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the financial problems it's created, the financial problems it's created, the ability to move and all the rest of it? ~ , , the ability to move and all the rest ofit? ~ , ., ., ., of it? absolutely, the amount of stress these _ of it? absolutely, the amount of stress these leaseholders - of it? absolutely, the amount of stress these leaseholders have i of it? absolutely, the amount of- stress these leaseholders have been under the past few years — you must member the tragedy took place in 2017, and since michael gove took office, we've heard not much from him on this cladding scandal. recently the mercedes people were getting into a scandal of allegedly hiring people who were involved in some sort of scheme. but people pay bills of up to £200,000 — for the guardian highlights this, and many of these blocks have combustible cladding, but also problems with fire doors and balconies, there's so many loopholes yet to be addressed by the government, and it's distinctly not enough for michael gove to simply turn up after years now and say they've got some money — how will it be helping his people
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facing a cost—of—living crisis now, and other people still facing issues with their homes that have been going on for years? it'sjust not enough. i going on for years? it's “ust not enou:h. ., ., ., , ., enough. i wonder how long before --eole enough. i wonder how long before peeple start _ enough. i wonder how long before people start saying, _ enough. i wonder how long before people start saying, this - enough. i wonder how long before people start saying, this is - enough. i wonder how long before people start saying, this is all - people start saying, this is all very well for this particular case, let's say he gets his objective met, but there's a bigger question about the culture of self—regulation that's taken hold, particularly in safety sensitive industries. i've heard of people talk of people in aircraft maintenance, self certifying rather than self—regulating, people saying they've done the work and somebody checks the work, but nobody externally checks it. that's a bigger cultural thing, and a lot of businesses cost less because we take that approach?— that approach? absolutely, and “ust to hiuuhliht that approach? absolutely, and “ust to highlight that fl that approach? absolutely, and “ust to highlight that this i that approach? absolutely, and “ust to highlight that this tragedy h to highlight that this tragedy happened in 2017 — why has it taken five years? it's not good enough,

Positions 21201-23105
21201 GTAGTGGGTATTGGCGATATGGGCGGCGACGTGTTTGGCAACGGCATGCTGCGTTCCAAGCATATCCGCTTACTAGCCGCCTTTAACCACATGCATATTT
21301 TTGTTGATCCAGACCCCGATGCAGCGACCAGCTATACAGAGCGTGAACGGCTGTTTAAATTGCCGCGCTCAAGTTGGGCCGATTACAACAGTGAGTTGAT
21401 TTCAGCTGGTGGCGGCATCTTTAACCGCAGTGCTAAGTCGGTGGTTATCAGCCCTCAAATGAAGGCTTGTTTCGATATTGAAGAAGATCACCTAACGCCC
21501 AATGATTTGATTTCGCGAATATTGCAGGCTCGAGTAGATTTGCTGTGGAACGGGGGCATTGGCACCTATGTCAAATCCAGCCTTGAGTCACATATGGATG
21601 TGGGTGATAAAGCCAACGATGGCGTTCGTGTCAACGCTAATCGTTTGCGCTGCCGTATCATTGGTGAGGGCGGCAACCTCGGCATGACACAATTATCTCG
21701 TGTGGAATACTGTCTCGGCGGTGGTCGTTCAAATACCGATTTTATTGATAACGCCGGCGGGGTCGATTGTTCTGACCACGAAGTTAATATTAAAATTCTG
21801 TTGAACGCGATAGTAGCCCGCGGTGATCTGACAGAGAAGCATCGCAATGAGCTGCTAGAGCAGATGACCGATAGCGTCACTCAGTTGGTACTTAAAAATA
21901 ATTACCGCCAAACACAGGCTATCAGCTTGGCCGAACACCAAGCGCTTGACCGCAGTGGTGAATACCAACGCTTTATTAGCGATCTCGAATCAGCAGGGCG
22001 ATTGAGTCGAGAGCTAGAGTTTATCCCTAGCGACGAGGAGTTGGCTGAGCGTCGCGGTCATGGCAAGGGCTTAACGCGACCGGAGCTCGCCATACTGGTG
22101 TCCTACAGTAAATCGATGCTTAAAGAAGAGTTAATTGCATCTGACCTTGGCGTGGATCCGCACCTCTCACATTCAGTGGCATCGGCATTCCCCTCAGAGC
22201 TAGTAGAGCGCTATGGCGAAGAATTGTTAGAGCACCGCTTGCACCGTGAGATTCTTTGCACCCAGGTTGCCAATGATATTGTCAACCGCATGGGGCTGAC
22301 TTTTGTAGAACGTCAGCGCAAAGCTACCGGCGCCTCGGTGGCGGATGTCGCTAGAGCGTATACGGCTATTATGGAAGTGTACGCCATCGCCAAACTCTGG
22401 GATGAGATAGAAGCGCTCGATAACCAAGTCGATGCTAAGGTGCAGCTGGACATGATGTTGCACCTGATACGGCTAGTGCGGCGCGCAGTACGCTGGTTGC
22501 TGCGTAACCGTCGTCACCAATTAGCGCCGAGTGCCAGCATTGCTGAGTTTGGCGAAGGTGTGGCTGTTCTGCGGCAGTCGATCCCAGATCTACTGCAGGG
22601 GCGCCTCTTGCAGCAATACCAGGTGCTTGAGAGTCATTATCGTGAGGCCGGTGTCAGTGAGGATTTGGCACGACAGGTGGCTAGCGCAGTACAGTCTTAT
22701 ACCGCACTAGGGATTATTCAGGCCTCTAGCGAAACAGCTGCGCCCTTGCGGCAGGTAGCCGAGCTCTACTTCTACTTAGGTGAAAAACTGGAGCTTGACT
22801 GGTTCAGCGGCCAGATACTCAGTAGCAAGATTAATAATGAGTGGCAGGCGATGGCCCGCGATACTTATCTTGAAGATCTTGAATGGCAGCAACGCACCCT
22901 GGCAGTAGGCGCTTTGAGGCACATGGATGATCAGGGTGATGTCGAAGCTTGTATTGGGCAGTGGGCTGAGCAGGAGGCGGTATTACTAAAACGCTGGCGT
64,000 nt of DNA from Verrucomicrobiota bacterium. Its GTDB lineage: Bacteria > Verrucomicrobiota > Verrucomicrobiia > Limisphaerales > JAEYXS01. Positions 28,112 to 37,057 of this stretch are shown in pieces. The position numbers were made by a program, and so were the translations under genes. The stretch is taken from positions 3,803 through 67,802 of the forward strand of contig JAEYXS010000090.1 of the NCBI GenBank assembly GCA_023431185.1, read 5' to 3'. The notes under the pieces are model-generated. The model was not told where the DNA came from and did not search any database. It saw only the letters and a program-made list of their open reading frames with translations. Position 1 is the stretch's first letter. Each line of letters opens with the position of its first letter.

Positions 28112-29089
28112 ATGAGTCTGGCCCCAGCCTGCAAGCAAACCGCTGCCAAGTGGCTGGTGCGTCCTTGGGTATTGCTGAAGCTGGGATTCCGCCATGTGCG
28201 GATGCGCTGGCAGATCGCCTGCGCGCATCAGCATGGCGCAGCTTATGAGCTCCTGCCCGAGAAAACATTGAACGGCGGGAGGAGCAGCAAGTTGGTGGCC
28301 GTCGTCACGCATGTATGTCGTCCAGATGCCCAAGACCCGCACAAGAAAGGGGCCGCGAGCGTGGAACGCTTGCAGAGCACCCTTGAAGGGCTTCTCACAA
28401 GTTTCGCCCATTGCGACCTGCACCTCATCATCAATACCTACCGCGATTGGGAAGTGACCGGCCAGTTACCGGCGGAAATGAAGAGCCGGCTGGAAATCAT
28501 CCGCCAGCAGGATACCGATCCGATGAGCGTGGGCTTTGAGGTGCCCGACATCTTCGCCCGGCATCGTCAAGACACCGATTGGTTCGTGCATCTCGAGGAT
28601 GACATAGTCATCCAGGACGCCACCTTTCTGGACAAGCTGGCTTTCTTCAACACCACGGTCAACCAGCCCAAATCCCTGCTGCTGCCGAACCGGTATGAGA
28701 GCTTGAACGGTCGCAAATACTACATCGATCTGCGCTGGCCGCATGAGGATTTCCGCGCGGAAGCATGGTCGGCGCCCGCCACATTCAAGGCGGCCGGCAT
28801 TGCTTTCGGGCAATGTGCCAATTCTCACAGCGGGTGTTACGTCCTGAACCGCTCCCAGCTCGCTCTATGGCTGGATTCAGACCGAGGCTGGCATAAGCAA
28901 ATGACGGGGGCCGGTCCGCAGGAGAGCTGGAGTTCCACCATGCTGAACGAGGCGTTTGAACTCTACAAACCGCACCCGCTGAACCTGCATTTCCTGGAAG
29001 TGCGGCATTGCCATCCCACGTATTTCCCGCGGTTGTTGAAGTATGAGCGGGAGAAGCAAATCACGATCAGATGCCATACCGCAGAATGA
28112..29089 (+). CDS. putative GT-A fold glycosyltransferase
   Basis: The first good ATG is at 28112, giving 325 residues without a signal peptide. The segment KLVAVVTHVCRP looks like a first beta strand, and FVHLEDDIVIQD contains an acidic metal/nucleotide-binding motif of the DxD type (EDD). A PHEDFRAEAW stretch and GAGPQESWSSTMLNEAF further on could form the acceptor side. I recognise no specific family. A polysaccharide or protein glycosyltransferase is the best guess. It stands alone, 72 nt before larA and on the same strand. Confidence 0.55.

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britain deserves better than this. abs, britain deserves better than this. a copy that's flashed up from the reuters news agency that says the fire commissioner in new york city says the fire there in the bronx that we were reporting on this evening started in a malfunctioning space heater. the result of that is 19 people are dead, nine of them children because the person who lived in the apartment kept the door open, so the smoke from the heater — presumably they died or were overcome by smoke — went out into the building. a reminder ofjust how vulnerable people can be in a high occupancy building, and that's nothing to do with cladding. rather alarmist language here from the secretary general of nato. "nato stands ready for conflict in europe," war of some kind, if talks